country's relatively advanced state of women's rights, which has been guaranteed by law since 1956. Tunisian
women were among the first women in the Arab world to be able to vote, file for
divorce, and to pass down Tunisian citizenship to children born abroad or to a
foreign father. Polygamy has been officially banned since the era
of Tunisia's first President Habib Bourguiba, back in 1956. Both contraception and abortion are legal and accessible and
have been for decades.
Since the revolution
began in 2011, women have not only participated in nationwide protests but have
also shaped events as politicians, ministers, and civil society activists. As
the next elections approach, however, those who wish to ensure full female
participation say that they worry in particular about rural women, who often
don't possess the necessary identification documents or live far away from
registration offices. Some civil society campaigns, said Louati, are targeting
these women by organizing get-out-the-vote campaigns to reach far-flung
president of the French branch of the volunteer association Citizen Commitment,
said that Tunisian women are generally less motivated about politics than men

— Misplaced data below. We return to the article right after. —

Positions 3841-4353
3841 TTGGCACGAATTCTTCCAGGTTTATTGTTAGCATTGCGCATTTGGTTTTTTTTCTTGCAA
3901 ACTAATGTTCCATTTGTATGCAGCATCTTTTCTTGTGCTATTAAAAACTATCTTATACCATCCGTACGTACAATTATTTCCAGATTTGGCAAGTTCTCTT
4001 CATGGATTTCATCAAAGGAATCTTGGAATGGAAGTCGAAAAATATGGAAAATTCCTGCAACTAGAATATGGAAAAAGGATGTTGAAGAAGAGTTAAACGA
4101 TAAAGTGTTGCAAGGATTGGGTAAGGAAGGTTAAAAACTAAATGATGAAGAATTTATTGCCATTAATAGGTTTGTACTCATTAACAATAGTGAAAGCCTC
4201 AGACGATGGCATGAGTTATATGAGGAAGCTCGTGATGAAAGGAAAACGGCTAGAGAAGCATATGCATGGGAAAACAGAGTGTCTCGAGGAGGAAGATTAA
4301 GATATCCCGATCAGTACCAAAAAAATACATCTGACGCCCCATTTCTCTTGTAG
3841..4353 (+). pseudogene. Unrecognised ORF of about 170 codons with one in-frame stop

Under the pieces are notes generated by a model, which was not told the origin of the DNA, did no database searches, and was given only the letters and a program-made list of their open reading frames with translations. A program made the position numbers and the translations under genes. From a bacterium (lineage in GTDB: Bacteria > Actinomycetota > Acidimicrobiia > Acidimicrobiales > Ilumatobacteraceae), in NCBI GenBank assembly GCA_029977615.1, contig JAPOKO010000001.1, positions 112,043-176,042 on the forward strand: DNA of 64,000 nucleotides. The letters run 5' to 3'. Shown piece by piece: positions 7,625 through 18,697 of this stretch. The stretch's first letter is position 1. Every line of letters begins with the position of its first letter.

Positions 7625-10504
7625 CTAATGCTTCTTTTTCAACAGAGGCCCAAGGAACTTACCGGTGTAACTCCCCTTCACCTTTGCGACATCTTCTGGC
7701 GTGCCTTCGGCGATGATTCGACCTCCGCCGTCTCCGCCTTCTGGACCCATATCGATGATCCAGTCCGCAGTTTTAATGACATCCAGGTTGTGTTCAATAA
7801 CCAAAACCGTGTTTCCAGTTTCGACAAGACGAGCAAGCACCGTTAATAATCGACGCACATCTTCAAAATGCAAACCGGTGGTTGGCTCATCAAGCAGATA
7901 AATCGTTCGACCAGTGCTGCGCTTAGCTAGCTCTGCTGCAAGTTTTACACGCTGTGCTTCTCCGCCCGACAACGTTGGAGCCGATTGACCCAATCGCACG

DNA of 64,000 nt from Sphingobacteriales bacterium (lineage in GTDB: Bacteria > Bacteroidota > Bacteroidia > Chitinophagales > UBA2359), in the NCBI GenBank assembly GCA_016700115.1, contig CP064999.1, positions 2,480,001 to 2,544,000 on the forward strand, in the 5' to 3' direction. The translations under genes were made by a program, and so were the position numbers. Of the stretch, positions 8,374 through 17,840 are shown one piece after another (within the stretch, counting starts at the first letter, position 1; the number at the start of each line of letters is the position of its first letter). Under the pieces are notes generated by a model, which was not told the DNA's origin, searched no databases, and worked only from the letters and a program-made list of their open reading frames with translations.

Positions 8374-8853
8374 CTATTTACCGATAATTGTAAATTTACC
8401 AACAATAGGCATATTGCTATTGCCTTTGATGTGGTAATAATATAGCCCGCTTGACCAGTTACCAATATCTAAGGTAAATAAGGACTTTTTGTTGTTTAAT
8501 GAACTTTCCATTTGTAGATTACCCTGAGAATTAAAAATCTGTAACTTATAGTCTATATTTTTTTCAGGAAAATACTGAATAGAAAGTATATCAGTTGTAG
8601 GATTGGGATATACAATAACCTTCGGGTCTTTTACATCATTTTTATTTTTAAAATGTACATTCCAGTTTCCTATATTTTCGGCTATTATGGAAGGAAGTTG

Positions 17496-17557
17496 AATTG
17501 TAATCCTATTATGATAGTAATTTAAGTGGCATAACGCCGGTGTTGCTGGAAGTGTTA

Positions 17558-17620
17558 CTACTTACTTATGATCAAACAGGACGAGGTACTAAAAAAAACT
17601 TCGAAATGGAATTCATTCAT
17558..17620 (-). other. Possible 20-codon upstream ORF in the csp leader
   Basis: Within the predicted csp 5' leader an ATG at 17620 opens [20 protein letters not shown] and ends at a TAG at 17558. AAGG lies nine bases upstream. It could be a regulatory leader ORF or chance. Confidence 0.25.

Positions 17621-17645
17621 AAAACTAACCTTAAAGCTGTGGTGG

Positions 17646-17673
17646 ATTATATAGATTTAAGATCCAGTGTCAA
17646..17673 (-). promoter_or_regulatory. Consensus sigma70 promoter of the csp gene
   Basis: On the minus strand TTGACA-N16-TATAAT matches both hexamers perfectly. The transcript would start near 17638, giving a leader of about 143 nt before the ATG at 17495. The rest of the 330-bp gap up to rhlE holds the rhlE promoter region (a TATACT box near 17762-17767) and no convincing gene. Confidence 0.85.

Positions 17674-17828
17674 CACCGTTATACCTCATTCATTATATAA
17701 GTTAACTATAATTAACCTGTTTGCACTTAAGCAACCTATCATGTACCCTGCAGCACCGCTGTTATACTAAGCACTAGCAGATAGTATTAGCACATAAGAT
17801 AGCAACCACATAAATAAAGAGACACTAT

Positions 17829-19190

because they are preoccupied with everyday concerns. "And
if they come from a marginalized area, " Houas continued, "they need
help to realize and understand the importance of what's happening and of their
vote. Politics might sound so distant from their lives. As for men, they have
the chance to discuss politics in cafés or at work." Rural women find themselves isolated,
especially from politics, as they spend most of their time either in the field
or inside the house. Even when they meet with other women, they are unlikely to
Houas's group has
organized campaigns aimed at raising awareness among Tunisians living abroad
about the importance of voting and exercising other civic rights. She explained
that many Tunisians are overwhelmed by the sudden profusion of information
about voting and elections. "Too much information kills the essential
information," she said.
Officials and activists are using the
registration process to target newly eligible voters as well as eligible voters
who failed to register during the October 2011 National Constituent Assembly